[00:21:27] Savannah: We’re not too sure. Still. Yeah, still thinking. We’re like, we’re kinda done with gymnastics. Do I really wanna come back and coach it? And she was like, it’s great. It’s just part-time. Just come see it. We. Okay. Okay. All right. So we come in our first day, we’re actually doing a little in-house competition with them, and then what’s crazy is, oh, what, what was like a week later?

[00:21:54] Savannah: Maybe not even Covid became declared a global pandemic and everything was shut [00:22:00] down. It was Italy. Within a week of us acquiring this job of them being like, come on, come.

[00:22:09] Savannah: Became. Something could just get out of the house because we were doing everything on Zoom, but we still had to go into the gymnastics facility to teach our classes, to teach our classes. And we were like, yeah, we’ll just go. Cause everything was closed. So we were like, I mean, hey, we get something to do.

[00:22:25] Savannah: We get to go in and it’s something to do outside of our homes, so we’re not all like ripping each other’s hair out, . Um, and then we came back to in-person classes and we started working with the. and now we’re both, you know, team coaches and it, it is really fun, uh, to watch the growth happen. Yeah.

[00:22:44] Savannah: Especially now. That we’ve, we’ve started coaching. I have actually gone back to some of my coaches that I still have to contact, and I went, I’m so sorry that you had to go through this with me. , realize so many things that you did as a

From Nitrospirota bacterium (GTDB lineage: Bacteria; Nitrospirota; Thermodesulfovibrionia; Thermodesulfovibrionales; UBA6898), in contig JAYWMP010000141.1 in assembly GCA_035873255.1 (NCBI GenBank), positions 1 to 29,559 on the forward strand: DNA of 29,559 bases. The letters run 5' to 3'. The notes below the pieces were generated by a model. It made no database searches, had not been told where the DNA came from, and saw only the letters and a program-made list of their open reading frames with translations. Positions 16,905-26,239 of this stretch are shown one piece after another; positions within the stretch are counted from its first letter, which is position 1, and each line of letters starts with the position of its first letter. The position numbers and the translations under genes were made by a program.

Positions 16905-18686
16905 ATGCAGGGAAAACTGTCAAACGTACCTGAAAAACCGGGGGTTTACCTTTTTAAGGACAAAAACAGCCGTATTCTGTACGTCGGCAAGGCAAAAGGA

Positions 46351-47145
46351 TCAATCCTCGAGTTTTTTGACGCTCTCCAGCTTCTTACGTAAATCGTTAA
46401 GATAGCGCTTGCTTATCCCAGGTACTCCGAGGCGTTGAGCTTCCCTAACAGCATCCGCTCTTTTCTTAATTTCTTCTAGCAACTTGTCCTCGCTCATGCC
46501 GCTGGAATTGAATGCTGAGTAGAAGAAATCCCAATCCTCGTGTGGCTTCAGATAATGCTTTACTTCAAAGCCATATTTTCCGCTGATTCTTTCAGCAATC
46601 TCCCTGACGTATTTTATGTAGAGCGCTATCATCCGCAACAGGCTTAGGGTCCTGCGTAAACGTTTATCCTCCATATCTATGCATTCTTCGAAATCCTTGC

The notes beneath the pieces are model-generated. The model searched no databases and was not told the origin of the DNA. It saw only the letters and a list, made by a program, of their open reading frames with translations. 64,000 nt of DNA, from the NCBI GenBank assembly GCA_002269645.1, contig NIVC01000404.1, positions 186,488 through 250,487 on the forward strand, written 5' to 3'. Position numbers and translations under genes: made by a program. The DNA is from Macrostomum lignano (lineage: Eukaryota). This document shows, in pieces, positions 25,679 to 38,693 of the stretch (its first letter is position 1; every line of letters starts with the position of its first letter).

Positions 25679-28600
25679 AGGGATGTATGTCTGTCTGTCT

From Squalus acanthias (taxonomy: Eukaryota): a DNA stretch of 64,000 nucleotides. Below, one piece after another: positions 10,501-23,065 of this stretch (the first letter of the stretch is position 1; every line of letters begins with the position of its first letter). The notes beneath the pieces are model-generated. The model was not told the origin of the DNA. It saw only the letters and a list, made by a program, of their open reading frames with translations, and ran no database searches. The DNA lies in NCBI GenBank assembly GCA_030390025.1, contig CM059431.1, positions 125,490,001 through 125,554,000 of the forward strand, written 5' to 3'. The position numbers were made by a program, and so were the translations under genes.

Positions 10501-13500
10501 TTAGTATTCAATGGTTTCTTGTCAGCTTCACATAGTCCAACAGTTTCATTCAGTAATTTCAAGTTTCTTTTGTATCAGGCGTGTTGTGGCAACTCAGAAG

[00:22:58] Avery: gymnast that drive [00:23:00] you insane now as a coach. 

[00:23:01] Savannah: Yeah. But it’s also so rewarding, man.

[00:23:04] Savannah: It’s so fun to see it again, the skills that it wasn’t that long ago that we were doing the skills, and I, I, I feel more like a big sister than. You know, a coach or mom to a lot of the girls, because a lot of them are only I born of six years younger than I am. 

[00:23:21] Avery: I have about a three year age gap. Yeah. Four 

[00:23:23] Savannah: year age gap on most of mine.

[00:23:24] Savannah: Yeah. The biggest age gap of me, I think for my team kids at least, is about eight years. Um, It’s, it’s so fun. It’s more like a big role then. Yeah, especially at the levels that we get to teach. It’s some really big stuff where it’s like, it wouldn’t seem like big skills, but there are a lot of the skills that drop kids outta gymnasts cuz they get too frustrated to keep them.

[00:23:45] Savannah: So it is really rewarding now, kind of having the full circle. 

[00:23:52] Coach Frank: Absolutely. And also some of the things that you mentioned that, that your coaches did or that you know you didn’t like or, or that you [00:24:00] would’ve done differently, now you get the chance to do that. Yeah, 

[00:24:03] Savannah: absolutely. I think that that is one of the biggest reasons why I actually decided to stay a coach is to fix gymnastics culture.